Addressing Africa’s aviation leaders last week, most notably through her opening of the 2021 AFI Aviation Week, ICAO Secretary General Dr. Fang Liu highlighted the tremendous potential future for aviation in Africa that could be achieved through the realization of regional commitments, and underscored the critical role aviation should play in States’ pandemic recovery planning.
Over recent years, overall safety confidence and performance in the AFI region has improved in tandem with a dramatic decrease in the number Significant Safety Concerns (SSCs), from seven in 2015 to just one in 2021.
Assistance provided to States by ICAO Regional Office Safety Teams (ROST) through the AFI Plan, coupled with partner support provided to various States, played a big part in achieving this result, with many AFI Plan support activities have provided even since the advent of the pandemic. Nonetheless, the AFI Region’s EI average is still below the global average, and continues to fall short of the 60% EI target set by the Abuja Declaration (2012), highlighting the importance of maintaining current momentum on the AFI Plan work program.
Similarly, continued improvement and effective coordination under the AFI SECFAL Plan is being achieved, in particular with respect to ongoing virtual support to State-specific projects, the conduct of limited scope USAP CMA audits, the promotion of ICAO’s Year of Security Culture (YOSC) workshops, the delivery of AVSEC and FAL implementation packs (iPacks), and the coordination of courses and seminars.
Building on this momentum, the Secretary General highlighted that air transport growth rates in Africa were among the fastest in the world prior to COVID-19, noting however that “we must also recognize together that recent results could have been much more robust if not for persisting regulatory barriers, financial constraints, and the slow pace of air transport liberalization here.”
ICAO is assisting African States in more effectively addressing ICAO’s policies and guidance on the economic regulation of international air transport, in collaboration with a variety of regional multilateral organizations. A high degree of priority has been assigned to the implementation of Assembly Resolution A40-9 – the Consolidated statement of continuing ICAO policies in the air transport field, and the relevant outcomes of the Sixth ICAO Air Transport Conference.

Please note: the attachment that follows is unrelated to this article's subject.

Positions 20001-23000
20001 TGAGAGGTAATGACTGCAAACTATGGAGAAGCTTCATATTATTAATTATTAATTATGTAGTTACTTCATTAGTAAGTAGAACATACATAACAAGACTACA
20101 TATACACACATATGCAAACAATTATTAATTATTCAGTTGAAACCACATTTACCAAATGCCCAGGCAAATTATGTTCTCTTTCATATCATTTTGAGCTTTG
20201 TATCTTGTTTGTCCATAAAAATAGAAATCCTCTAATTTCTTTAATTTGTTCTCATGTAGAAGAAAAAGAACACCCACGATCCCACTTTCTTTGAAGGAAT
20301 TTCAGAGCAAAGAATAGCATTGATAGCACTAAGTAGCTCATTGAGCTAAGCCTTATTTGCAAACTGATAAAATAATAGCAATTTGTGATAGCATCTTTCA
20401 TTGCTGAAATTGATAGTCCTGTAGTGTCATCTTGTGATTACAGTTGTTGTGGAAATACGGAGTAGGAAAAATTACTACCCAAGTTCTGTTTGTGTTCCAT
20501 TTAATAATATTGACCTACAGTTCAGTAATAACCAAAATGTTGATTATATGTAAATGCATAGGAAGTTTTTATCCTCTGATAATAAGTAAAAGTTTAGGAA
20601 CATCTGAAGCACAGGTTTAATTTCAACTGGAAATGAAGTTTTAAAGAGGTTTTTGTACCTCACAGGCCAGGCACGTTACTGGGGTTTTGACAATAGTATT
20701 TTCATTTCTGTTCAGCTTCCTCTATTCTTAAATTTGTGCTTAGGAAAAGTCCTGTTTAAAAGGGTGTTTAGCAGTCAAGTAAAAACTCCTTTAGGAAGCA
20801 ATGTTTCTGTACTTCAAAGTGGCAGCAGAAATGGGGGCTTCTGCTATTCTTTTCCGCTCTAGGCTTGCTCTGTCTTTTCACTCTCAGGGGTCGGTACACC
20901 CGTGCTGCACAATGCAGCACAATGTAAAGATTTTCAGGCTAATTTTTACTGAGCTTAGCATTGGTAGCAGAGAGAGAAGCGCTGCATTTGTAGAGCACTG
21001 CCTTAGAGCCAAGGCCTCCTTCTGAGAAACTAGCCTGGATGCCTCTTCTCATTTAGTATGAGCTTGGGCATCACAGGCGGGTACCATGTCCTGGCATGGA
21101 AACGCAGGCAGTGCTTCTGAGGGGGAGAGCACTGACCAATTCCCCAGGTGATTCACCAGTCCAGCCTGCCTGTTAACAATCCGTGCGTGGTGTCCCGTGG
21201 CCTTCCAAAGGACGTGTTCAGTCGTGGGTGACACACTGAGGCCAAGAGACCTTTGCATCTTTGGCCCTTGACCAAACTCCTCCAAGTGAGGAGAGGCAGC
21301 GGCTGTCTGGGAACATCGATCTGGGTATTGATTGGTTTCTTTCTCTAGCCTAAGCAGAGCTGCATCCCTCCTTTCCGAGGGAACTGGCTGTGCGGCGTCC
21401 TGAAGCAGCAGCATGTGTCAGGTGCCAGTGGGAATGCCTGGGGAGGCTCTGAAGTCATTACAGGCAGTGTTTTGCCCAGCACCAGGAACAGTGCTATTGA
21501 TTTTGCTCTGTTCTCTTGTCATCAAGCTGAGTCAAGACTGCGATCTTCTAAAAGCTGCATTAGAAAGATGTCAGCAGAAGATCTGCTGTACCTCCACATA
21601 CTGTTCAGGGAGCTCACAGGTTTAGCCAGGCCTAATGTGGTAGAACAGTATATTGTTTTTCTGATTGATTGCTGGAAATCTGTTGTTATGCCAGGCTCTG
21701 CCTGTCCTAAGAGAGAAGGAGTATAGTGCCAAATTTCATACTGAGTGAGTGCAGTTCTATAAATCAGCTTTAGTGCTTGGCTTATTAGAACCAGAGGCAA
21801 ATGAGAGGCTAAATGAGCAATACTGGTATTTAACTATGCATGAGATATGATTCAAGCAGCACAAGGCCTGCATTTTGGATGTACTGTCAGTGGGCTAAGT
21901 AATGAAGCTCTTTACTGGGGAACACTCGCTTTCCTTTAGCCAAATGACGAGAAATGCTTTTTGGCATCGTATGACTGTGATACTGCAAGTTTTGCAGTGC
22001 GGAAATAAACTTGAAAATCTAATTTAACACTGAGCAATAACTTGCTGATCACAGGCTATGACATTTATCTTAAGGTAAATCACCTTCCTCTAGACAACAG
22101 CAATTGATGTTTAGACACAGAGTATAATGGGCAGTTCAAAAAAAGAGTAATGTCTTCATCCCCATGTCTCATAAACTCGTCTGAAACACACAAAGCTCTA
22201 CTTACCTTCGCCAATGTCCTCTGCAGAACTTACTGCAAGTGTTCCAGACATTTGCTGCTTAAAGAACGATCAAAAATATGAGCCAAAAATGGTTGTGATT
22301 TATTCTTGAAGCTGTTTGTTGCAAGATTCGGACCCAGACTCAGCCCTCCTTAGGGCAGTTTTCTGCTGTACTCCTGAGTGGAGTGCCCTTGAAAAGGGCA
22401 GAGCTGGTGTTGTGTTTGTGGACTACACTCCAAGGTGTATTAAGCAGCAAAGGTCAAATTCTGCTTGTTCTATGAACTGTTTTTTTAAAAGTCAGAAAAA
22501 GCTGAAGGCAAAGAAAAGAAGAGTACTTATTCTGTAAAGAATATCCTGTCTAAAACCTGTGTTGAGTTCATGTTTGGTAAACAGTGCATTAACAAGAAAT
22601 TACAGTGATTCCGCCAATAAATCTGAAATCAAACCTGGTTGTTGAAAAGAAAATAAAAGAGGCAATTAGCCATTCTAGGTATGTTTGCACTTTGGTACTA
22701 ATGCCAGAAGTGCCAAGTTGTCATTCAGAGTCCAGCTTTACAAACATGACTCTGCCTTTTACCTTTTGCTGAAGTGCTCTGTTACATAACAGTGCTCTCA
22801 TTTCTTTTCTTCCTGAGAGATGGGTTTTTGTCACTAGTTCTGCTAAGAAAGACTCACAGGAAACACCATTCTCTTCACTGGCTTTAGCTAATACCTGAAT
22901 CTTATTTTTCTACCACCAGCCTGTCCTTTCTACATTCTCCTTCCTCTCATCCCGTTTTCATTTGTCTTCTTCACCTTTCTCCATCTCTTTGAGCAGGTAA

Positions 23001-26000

“In order for ICAO economic policies and guidance to be suitably customized to the African context, we must first ensure due alignment among the Lomé Declaration on air cargo development in Africa, the Antananarivo Declaration on sustainable air transport development in Africa, and the Single African Air Transport Market (SAATM) as outlined in the Yamoussoukro Decision (YD),” Dr. Liu remarked, noting that the implementation of the two Declarations is currently being monitored by ICAO through State Air Transport Action Plans (SATAPs), and via activities conducted in accordance with Recommendation 10 of the ICAO Council Aviation Recovery Taskforce (CART).
The CART Recommendations provide significant guidance to the region’s aviation leaders as they address the fact that air transport performance in Africa declined by 58% in 2020 compared to 2019, with 78 million fewer passengers flying last year.
For this reason, the Secretary General stressed the importance of the implementation of the CART Recommendations by States as part of their recovery strategy, along with the proper consideration and adoption of the latest medical and scientific developments. She highlighted in particular the critical importance of massive vaccination of the population to spur public confidence and stimulate travel, particularly in Africa, where vaccination rates are very low. On this point, Dr. Liu, encouraged African States to attend and contribute to ICAO’s High Level Conference on COVID-19, which will take place in October 2021 under the theme “One Vision for Aviation Recovery, Resilience and Sustainability beyond the Global Pandemic.” The event is expected to generate global consensus on a multilateral approach, encourage strong political momentum, and result in heightened commitment among States towards the safe and sustainable recovery of aviation from the COVID-19 crisis.